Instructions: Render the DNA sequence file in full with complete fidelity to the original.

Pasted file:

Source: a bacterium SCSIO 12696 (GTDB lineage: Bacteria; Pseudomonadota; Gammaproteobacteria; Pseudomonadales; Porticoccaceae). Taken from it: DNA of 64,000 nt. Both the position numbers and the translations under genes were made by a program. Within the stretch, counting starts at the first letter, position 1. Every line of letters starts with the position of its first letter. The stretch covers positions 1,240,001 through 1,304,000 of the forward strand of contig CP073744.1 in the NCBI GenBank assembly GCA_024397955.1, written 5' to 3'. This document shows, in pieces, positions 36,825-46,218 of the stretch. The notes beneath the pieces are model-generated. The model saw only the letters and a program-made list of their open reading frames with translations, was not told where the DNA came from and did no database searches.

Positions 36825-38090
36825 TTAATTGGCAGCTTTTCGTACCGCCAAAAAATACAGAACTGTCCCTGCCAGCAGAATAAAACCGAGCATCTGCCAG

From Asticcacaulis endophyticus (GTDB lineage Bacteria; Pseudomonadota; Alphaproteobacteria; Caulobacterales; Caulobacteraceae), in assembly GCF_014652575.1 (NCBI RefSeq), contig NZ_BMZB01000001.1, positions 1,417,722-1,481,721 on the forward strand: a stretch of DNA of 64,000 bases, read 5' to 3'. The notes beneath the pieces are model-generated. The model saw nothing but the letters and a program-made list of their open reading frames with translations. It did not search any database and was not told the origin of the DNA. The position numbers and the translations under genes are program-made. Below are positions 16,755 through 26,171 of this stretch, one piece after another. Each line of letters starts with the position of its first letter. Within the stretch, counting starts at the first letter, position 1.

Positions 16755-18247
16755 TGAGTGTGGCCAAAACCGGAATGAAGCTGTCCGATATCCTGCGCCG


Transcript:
Source: a bacterium SCSIO 12696 (GTDB lineage: Bacteria; Pseudomonadota; Gammaproteobacteria; Pseudomonadales; Porticoccaceae). Taken from it: DNA of 64,000 nt. Both the position numbers and the translations under genes were made by a program. Within the stretch, counting starts at the first letter, position 1. Every line of letters starts with the position of its first letter. The stretch covers positions 1,240,001 through 1,304,000 of the forward strand of contig CP073744.1 in the NCBI GenBank assembly GCA_024397955.1, written 5' to 3'. This document shows, in pieces, positions 36,825-46,218 of the stretch. The notes beneath the pieces are model-generated. The model saw only the letters and a program-made list of their open reading frames with translations, was not told where the DNA came from and did no database searches.

Positions 36825-38090
36825 TTAATTGGCAGCTTTTCGTACCGCCAAAAAATACAGAACTGTCCCTGCCAGCAGAATAAAACCGAGCATCTGCCAG

From Asticcacaulis endophyticus (GTDB lineage Bacteria; Pseudomonadota; Alphaproteobacteria; Caulobacterales; Caulobacteraceae), in assembly GCF_014652575.1 (NCBI RefSeq), contig NZ_BMZB01000001.1, positions 1,417,722-1,481,721 on the forward strand: a stretch of DNA of 64,000 bases, read 5' to 3'. The notes beneath the pieces are model-generated. The model saw nothing but the letters and a program-made list of their open reading frames with translations. It did not search any database and was not told the origin of the DNA. The position numbers and the translations under genes are program-made. Below are positions 16,755 through 26,171 of this stretch, one piece after another. Each line of letters starts with the position of its first letter. Within the stretch, counting starts at the first letter, position 1.

Positions 16755-18247
16755 TGAGTGTGGCCAAAACCGGAATGAAGCTGTCCGATATCCTGCGCCG